Conegliano

Conegliano (Italian: [koneʎˈʎaːno]; Venetian: Conejan) is a town and comune of the Veneto region, Italy, in the province of Treviso, about 30 kilometres (19 mi) north by rail from the town of Treviso.[3] The population of the city is of 35,023 people. The remains of a 10th-century castle are situated on a hill that dominates the town. Formerly belonging to the Bishop of Vittorio Veneto, what remains is a bell tower, which now houses a small museum, and outer walls.

Comune in Veneto, Italy
Conegliano
Città di Conegliano

The castle by night

Coat of arms
Location of Conegliano

Conegliano
Location of Conegliano in Italy

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Conegliano
Conegliano (Veneto)

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Coordinates:

45°53′12.32″N12°17′50.6″E

Country Italy
Region Veneto
Province Treviso (TV)
Frazioni Ogliano, Scomigo, Collalbrigo, Costa, Parè, Campolongo (Hasplkhnott)
Government

  Mayor Fabio Chies
Area

[1]
  Total 36 km2 (14 sq mi)
Elevation

74 m (243 ft)
Population

 (30 September 2017)[2]
  Total 35,023
  Density 970/km2 (2,500/sq mi)
Demonym(s) Coneglianesi
Time zone UTC+1 (CET)
  Summer (DST) UTC+2 (CEST)
Postal code
31015
Dialing code 0438
Patron saint Leonard of Noblac
Saint day November 6
Website Official website
Official name Le Colline del Prosecco di Conegliano e Valdobbiadene
Criteria Cultural: (v)
Designated 2019(43rd session)
Reference no. 1571
State Party  Italy
Region Southern Europe

On 7 July 2019, Le Colline del Prosecco di Conegliano e Valdobbiadene was inscribed as a UNESCOWorld Heritage Site.[4]

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Conegliano is noted for its wine,[3] chiefly the dry white Prosecco (made from the glera grape) which comes in three varieties: tranquillo (still), frizzante (slightly sparkling) and spumante (sparkling). It is also home to Italy’s oldest and most prestigious wine school called Scuola Enologica.

It is also home to the Istituto Sperimentale per la Viticoltura where several Italian grape varieties have been bred, including Albarossa, Vega and Valentino nero. Additionally, viticulturalists at the institute have helped save many native Italian grape varieties from extinction, such as the Valpolicella grape Bigolona.[5]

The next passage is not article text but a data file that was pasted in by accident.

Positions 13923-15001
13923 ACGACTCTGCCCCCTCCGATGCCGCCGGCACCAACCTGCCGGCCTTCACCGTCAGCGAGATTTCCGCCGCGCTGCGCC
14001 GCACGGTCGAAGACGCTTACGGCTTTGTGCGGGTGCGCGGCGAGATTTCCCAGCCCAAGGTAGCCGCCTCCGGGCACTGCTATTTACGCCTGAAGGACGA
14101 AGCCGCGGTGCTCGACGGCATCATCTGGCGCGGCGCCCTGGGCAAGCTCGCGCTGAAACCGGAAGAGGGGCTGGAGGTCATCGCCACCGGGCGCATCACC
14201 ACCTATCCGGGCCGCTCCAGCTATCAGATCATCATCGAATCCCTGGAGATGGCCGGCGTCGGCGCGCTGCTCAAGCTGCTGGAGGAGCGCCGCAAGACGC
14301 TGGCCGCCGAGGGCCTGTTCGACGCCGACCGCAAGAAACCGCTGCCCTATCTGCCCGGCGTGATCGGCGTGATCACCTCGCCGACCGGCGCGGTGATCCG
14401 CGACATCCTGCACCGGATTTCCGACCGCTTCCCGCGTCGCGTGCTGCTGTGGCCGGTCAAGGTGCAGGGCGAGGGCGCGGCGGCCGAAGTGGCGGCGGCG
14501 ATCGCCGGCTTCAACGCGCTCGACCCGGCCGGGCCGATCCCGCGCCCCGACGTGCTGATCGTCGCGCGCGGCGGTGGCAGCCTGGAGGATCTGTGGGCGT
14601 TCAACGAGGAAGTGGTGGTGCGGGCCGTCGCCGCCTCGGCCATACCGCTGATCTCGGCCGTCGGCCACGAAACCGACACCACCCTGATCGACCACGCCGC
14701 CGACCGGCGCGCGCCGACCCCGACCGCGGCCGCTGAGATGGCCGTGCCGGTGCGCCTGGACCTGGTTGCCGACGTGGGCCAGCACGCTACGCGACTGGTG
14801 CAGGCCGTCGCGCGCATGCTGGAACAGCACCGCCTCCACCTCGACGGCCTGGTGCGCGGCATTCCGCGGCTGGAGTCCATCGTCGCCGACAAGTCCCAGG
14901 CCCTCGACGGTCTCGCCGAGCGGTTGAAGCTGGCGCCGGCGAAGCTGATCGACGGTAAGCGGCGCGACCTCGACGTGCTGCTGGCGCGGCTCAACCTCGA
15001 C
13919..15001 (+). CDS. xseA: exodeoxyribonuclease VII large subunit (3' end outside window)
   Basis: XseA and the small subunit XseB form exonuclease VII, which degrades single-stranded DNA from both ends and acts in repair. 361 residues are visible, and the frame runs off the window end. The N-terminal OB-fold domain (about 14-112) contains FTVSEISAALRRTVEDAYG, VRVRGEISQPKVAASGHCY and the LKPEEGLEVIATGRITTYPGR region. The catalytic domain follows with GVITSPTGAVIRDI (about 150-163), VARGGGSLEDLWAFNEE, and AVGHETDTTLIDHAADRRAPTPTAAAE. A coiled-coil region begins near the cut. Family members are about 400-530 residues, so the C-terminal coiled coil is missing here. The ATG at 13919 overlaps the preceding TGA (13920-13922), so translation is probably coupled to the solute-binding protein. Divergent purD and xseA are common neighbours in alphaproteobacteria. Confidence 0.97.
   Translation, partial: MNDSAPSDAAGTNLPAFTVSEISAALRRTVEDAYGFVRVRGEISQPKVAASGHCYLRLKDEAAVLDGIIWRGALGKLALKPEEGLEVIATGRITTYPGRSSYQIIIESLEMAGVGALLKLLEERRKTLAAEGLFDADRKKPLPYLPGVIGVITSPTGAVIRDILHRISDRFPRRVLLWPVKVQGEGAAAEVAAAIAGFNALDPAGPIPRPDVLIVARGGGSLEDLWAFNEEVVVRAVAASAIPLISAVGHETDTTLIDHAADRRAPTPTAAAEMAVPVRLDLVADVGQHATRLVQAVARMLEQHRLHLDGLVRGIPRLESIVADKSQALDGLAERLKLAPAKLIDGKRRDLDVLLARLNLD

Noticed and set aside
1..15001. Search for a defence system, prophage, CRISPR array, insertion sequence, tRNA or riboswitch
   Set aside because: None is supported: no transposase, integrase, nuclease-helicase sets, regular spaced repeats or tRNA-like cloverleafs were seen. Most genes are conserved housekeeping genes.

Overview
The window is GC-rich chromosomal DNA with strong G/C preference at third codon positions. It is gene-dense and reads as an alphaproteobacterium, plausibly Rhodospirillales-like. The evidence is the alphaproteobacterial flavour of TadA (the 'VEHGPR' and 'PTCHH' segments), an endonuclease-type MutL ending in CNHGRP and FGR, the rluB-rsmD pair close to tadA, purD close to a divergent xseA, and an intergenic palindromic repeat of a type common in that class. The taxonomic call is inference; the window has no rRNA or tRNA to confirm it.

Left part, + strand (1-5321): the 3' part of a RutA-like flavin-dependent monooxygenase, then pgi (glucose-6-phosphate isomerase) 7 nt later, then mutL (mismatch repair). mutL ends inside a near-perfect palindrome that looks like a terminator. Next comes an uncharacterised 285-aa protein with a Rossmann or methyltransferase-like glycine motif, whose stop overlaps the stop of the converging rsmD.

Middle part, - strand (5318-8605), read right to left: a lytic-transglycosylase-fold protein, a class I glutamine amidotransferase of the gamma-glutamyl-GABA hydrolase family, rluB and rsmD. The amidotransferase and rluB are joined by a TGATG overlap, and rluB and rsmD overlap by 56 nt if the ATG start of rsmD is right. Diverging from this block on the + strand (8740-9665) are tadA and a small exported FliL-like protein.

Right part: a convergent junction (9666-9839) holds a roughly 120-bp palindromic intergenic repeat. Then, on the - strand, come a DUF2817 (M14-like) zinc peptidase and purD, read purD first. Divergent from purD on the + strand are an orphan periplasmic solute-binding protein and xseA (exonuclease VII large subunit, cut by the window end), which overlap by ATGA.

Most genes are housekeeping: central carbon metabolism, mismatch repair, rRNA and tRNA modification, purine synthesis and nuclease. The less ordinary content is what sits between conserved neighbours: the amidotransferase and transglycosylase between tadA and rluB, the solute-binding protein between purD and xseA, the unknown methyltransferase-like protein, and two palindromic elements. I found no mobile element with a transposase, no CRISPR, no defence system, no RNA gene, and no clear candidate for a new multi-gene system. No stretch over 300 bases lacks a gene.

There is also a great industrial tradition, especially specialized in home appliances.

The vineyards of Conegliano

The hills around Conegliano are home to the Denominazione di origine controllata e garantita (DOCG) zone of Colli di Conegliano. There both red and white Italian wines are produced at a variety of sweetness levels from dry to sweet passitodessert wines. Grapes destined for DOC wine production must be harvested to a yield no greater than 12 tonnes/hectare. The finished wine must attain a minimum alcohol level of 12% for the red wines and 10.5% for the whites in order to be labelled with the Colli di Conegliano DOC designation.[6]

The red DOC wines are made Merlot (10-40%), Cabernet Sauvignon, Cabernet Franc and Marzemino (at least 10% of each with no maximum for the last three varieties) and up 10% of Incrocio Manzoni 2.15. The wine is required to be aged at least two years in barrel prior to being released. A sweet red passito labeled as Refrontolo is made from at least 95% Marzemino with up 5% of other local non-aromatic varieties permitted to round out the blend.[6]

The dry white of the DOC is made from at least 30% Manzoni bianco with between 30-70% collectively of Pinot blanc and Chardonnay and up to 10% total of Sauvignon blanc and Riesling Renano. The passito style Torchiato di Fregona can be made in both a dry and sweet style from at least 30% each of Glera and Verdiso, a minimum 25% of Boschera and up to 15% of non-aromatic varieties like Marzemina bianca and Bianchetta Trevigiana. This wine is required to age at least 13 months prior to being release.[7][6]

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